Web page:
Apple Glasses could land in the first half of 2022

Apple Glass
(Image credit: Future)

If you’re hoping to augment your reality with a pair of Apple-branded specs, you might not have too long to wait, as the initial version of the Apple Glasses could land in the second quarter of 2022.

That’s according to Ming-Chi Kuo (an analyst with a great track record for Apple leaks), who predicts in a research note seen by MacRumors that “Apple will launch AR [augmented reality] HMD [head-mounted display] devices in 2Q22.”

However, release date rumors for the Apple Glasses have been all over the place, from as early as this year (2021) to 2023 or later, with Kuo himself adjusting his predictions as time has gone on. So despite his generally good track record, we’d take this 2022 claim with a serious helping of salt.

Headset or glasses, AR or VR?

There’s also the question of what form this AR wearable will take. Generally when we talk about Apple Glasses we think of something along the lines of Google Glass – actual glasses with an augmented reality display built into the lenses. But there’s talk in some quarters of the initial version being more of a headset, like goggles, with sleeker glasses possibly following a few years later.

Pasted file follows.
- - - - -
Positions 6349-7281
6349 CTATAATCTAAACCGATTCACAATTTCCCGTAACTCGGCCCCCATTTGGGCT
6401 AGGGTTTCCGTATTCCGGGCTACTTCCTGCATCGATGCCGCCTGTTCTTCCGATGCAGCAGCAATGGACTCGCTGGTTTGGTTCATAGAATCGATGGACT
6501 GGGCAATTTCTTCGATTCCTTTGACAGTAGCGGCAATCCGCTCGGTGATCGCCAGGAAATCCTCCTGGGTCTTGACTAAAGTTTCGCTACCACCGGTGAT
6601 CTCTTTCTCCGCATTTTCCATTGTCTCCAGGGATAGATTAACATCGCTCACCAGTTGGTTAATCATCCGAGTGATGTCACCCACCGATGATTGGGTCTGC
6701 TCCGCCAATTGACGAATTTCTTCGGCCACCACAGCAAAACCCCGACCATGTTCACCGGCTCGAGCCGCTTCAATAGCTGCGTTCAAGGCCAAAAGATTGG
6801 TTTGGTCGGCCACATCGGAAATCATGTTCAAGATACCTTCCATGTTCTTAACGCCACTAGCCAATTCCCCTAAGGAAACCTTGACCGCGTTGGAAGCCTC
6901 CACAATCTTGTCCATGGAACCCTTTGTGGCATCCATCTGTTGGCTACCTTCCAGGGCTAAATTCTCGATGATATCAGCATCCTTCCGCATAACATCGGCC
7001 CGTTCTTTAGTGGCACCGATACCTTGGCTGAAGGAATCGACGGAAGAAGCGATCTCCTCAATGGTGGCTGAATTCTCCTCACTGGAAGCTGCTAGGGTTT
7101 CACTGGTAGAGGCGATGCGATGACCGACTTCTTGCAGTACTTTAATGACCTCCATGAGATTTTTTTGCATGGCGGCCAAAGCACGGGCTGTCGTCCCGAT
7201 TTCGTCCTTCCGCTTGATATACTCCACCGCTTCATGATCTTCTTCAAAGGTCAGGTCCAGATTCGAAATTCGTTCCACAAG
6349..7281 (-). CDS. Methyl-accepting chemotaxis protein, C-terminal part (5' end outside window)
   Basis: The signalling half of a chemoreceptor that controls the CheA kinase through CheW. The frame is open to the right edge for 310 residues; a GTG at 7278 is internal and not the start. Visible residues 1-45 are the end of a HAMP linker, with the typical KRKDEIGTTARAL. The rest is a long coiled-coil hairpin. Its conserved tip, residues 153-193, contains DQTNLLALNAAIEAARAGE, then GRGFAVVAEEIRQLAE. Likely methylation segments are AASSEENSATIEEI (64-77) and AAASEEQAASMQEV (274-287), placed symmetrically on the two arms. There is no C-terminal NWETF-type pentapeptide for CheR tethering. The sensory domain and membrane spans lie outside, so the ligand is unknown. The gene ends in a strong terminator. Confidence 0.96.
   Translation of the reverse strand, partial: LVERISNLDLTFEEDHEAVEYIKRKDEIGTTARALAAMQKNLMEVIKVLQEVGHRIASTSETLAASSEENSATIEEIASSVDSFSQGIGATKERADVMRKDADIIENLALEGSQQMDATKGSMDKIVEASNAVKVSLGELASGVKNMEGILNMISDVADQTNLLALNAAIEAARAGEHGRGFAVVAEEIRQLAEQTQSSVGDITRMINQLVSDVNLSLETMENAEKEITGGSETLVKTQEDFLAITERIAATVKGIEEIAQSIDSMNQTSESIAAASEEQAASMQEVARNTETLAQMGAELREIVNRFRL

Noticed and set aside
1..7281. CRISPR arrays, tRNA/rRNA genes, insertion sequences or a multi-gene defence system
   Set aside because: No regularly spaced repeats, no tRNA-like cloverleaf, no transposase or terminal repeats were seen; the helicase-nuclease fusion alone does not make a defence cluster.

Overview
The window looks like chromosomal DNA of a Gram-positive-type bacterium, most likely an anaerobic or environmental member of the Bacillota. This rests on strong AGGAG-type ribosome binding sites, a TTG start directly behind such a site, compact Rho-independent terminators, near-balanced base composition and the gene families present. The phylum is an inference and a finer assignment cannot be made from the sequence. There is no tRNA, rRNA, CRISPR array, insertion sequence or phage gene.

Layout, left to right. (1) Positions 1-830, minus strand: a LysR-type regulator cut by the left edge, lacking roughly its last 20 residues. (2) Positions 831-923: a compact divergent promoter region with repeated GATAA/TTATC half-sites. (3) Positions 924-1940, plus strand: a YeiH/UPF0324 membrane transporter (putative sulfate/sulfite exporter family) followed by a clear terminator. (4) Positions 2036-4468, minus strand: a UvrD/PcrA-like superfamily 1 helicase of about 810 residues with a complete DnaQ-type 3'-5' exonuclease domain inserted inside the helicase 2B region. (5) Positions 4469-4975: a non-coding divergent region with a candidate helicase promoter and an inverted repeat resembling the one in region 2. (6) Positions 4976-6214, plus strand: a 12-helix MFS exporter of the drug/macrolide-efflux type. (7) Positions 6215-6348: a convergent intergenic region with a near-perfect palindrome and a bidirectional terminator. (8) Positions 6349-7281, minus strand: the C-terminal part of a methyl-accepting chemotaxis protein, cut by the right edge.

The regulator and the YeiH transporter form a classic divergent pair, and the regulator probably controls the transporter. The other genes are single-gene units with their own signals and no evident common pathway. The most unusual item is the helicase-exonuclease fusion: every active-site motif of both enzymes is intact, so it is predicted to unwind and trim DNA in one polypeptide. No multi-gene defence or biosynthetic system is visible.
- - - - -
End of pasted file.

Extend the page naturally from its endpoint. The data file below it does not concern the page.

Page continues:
Kuo’s description here doesn’t make it entirely clear which version he expects in 2022. Further confusing matters, these aren’t the only glasses-like devices Apple is rumored to be working on, as the company is also rumored to be developing a VR (virtual reality) headset, which itself could land in 2022. Or maybe this 2022 device will offer both VR and AR.

For now, we wouldn’t pin our hopes on seeing any of these next year, but it’s certainly possible that at least one will land. One thing that we would expect is that both Apple Glasses and the Apple VR headset will be very expensive, so if you’re hoping to buy either you might want to use this time to get saving.

James Rogerson

James is a freelance phones, tablets and wearables writer and sub-editor at TechRadar. He has a love for everything ‘smart’, from watches to lights, and can often be found arguing with AI assistants or drowning in the latest apps. James also contributes to, and and has written for T3, Digital Camera World, Clarity Media and others, with work on the web, in print and on TV.